EVOLVE 41 was a show that grabbed you by the neck during the third match and never let go. Following an event as captivating as EVOLVE 41 is no easy task, but with the roll EVOLVE is on in 2015, it was hard to rule out EVOLVE 42.

April 18, 2015
Barnett Park & Gym
Orlando, Florida
Watch: WWNLive.com

Shine Championship Match, Andrea w/So Cal Val & Su Yung vs. Santana Garret ©: Andrea dominated Garret from start to finish. When the champion started to gain a little momentum and went for her finish Su Yung got involved. Playing into the secretary’s story of ongoing mishaps, her attempted interference backfired and provided a distraction for Garret to role Andrea up for the win.

This was the worst kind of championship match. The focus was on the angle instead of the in-ring action and the finish made Garret look like a chump champion.

After the match, So Cal Val screeched her disapproval at Secretary Su. Yung had enough and looked to lay Val out. Andrea held Yung back and hit her with a weak Power Bomb.

Ethan Page vs. Martin Stone: Martin Stone has not impressed me with three outings in EVOLVE and was misused in this contest. The point of the match was to get Page over as a heel and “All Ego” played his role beautifully. The problem is to make the arrangement work, a sympathetic baby face is needed — Stone does not fit that description. His personality and offense are dry as toast and that makes it hard for the crowd sympathize with him. Honestly, this would have been better as a squash.

Andrew Everett vs. Rey Horus: For a little over nine minutes Horus and Everett put on a ballet of athleticism I know I’ve seen many times but never tire of. Rey Horus picked up the win with a Top Rope Frankensteiner to cap off a good match. I would love to see these two tangle again on a future show. **¾

TJ Perkins vs. Tim Thatcher: TJP and Thatch worked a technical match with each man focusing on the arm. As with all Thatcher matches the grappling and reversals were well done. I enjoyed how both competitors tried to work around their opponent’s advantage. Thatcher nullified TJP’s speed with several well timed European uppercuts. Perkins negated Thatcher’s size with repeated use of leg scissors to keep the Brit grounded.

Perkin’s insistence on staying on the mat was a severe tactical error. A technician of Thatcher’s ability will always find a window of opportunity on the canvass and his chance came during an exchange late in the match. TJP desperately was trying to hang onto to his arm bar and in the nip tuck battle for advantage found himself locked in a Thatcher Arm Bar. Seconds later he submitted.

Good technical matches are becoming the norm for these two. Fans of both men will want to seek this bout out. ***½

After his victory, Thatcher requested the microphone and simply stated he challenged the winner of the Drew Galloway vs. Roderick Strong.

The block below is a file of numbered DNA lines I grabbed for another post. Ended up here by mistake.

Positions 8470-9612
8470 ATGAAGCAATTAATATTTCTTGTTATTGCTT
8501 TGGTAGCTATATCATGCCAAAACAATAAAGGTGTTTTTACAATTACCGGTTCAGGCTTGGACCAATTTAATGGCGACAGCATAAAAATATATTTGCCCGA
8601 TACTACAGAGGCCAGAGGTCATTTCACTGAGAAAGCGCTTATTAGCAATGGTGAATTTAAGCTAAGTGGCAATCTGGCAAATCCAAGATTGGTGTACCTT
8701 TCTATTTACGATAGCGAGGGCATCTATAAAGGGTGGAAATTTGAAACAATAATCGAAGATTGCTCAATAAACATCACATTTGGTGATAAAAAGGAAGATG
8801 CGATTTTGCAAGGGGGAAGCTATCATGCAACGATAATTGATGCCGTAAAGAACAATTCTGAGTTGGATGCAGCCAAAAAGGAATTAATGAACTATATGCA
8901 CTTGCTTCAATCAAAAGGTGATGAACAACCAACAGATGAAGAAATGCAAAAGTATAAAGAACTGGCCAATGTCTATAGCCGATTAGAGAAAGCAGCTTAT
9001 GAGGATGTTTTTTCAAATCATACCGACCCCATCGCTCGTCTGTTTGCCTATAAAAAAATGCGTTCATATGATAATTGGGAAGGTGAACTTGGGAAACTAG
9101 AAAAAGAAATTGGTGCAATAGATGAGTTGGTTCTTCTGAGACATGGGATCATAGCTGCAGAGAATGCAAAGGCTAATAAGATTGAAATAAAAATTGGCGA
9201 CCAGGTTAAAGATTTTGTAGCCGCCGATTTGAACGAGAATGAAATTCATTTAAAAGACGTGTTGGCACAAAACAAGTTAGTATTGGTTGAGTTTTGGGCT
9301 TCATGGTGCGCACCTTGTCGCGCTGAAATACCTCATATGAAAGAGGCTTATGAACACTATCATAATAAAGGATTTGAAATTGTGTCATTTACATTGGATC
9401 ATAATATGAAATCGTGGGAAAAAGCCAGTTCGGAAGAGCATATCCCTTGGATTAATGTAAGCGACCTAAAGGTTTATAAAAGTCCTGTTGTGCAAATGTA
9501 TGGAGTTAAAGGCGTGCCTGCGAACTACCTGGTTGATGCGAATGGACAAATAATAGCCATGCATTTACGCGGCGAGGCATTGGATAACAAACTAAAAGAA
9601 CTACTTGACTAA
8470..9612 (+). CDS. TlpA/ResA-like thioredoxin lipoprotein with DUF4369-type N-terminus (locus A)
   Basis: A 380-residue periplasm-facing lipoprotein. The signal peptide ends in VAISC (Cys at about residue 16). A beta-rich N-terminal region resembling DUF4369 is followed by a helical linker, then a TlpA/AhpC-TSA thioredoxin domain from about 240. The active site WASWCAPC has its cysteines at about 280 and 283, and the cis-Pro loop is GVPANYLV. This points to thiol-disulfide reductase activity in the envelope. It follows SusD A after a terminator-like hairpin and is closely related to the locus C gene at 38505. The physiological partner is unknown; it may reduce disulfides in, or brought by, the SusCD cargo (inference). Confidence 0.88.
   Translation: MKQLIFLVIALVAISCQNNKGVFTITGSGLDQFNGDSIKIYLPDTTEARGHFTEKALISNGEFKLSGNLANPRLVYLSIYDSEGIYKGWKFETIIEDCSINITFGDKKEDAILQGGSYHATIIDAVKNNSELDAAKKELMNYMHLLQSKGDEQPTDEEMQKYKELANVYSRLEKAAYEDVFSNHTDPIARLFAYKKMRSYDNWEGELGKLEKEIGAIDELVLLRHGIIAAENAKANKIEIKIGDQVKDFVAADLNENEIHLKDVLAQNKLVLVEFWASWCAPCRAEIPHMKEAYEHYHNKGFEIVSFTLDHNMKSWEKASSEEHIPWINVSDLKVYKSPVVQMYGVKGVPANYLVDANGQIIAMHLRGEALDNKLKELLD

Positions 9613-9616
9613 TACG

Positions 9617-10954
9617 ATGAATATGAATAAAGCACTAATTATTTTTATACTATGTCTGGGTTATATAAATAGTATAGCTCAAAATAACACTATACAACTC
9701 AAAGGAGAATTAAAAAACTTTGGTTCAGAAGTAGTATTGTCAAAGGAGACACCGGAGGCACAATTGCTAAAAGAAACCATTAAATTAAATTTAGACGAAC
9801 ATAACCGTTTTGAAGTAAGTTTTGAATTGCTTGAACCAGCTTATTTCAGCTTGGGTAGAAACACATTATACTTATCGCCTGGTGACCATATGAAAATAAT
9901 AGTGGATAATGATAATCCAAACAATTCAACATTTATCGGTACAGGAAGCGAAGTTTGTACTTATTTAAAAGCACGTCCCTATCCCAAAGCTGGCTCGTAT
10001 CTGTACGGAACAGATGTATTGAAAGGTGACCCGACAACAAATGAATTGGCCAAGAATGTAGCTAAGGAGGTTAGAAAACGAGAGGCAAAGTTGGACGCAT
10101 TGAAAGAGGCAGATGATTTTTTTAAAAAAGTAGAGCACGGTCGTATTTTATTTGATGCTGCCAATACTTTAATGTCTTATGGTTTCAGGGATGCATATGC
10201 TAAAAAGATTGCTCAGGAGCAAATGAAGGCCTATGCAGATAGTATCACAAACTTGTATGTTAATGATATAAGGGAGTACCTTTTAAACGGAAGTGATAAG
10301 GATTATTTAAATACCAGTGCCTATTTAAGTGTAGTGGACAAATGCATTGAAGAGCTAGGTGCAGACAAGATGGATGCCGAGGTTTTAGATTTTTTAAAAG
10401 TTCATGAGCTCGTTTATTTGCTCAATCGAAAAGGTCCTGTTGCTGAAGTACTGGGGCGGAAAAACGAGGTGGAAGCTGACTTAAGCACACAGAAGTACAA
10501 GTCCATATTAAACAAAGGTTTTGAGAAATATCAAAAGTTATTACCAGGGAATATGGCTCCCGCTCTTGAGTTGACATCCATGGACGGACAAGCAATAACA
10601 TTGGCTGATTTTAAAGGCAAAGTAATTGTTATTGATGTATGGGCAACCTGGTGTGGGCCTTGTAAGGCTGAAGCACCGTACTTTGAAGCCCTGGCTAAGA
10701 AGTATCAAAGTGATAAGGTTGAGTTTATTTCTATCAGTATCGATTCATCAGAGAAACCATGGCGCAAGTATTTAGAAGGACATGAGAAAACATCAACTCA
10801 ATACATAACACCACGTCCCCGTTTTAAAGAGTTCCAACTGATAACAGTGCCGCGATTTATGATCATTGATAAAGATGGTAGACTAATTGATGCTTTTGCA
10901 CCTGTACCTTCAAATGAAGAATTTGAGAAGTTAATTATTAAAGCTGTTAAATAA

Biff Busick vs. Roderick Strong: Busick came into this match a frustrated man on a losing streak. The avatar of his aggression was number one contender Roderick Strong. After a confrontation with Strong in Ybor City the night before, Busick’s main objective was to maim Strong but this put him at a disadvantage. On two occasions Busick’s rage compelled him to gamble with un-sound risks. Each time Roddy made him pay and Strong held the high ground for much of the match. Busick doled out just enough punishment every so often to soften Roderick Strong up and in the end that turned out to be enough when Busick stopped his slide by choking Roddy out.

What made this match work so well was the inclusion of Busick’s storyline into the overall narrative. It made sense for Busick’s anger to cost him time and time again. The finish felt out of nowhere but does not detract much from an outstanding contest. ****

The win, however, did little to quell Busick’s bad mood. His post-match promo focused on his hatred of Tim Thatcher and his perceived notion that EVOLVE screws him on a consistent basis. Thatcher did not take kindly to Busick’s insult and the two men brawled until security hit the ring.

Davey Richards vs. Trevor Lee: This was criminally short but man did Lee vs. Richards cram a lot of action into roughly ten minutes of pure fun. Davey won with his Spinning Buzzsaw Kick. ***

DGUSA Open the Double Gate Championship – Ronin vs. The Premiere Athlete Brand ©: Since the match was a street fight everyone involved showed up in cut off tees, jeans, gratuitous crowd brawling, lots of weapons and dangerous spots.

I did not think this match was bad but I’ve seen it so many times before. In general, I think stipulations are so overdone and at this point they have lost all their meaning. Ronin (Rich Swann & Johnny Gargano) are your new tag champs and hopefully their reign is not filled with a never-ending stream of gimmick matches. ***

Final Thoughts: As a rule I think EVOLVE shows that end with tag matches are not the company’s best. This show fits that example perfectly. The first match and the main event were angle heavy, a throwback to the days when the company was unwatchable. Thankfully, sandwiched in between that were several excellent matches featuring the company’s bright young stars. Watch the show for Busick/Strong and Thatcher/Perkins. Skip it for the two title matches.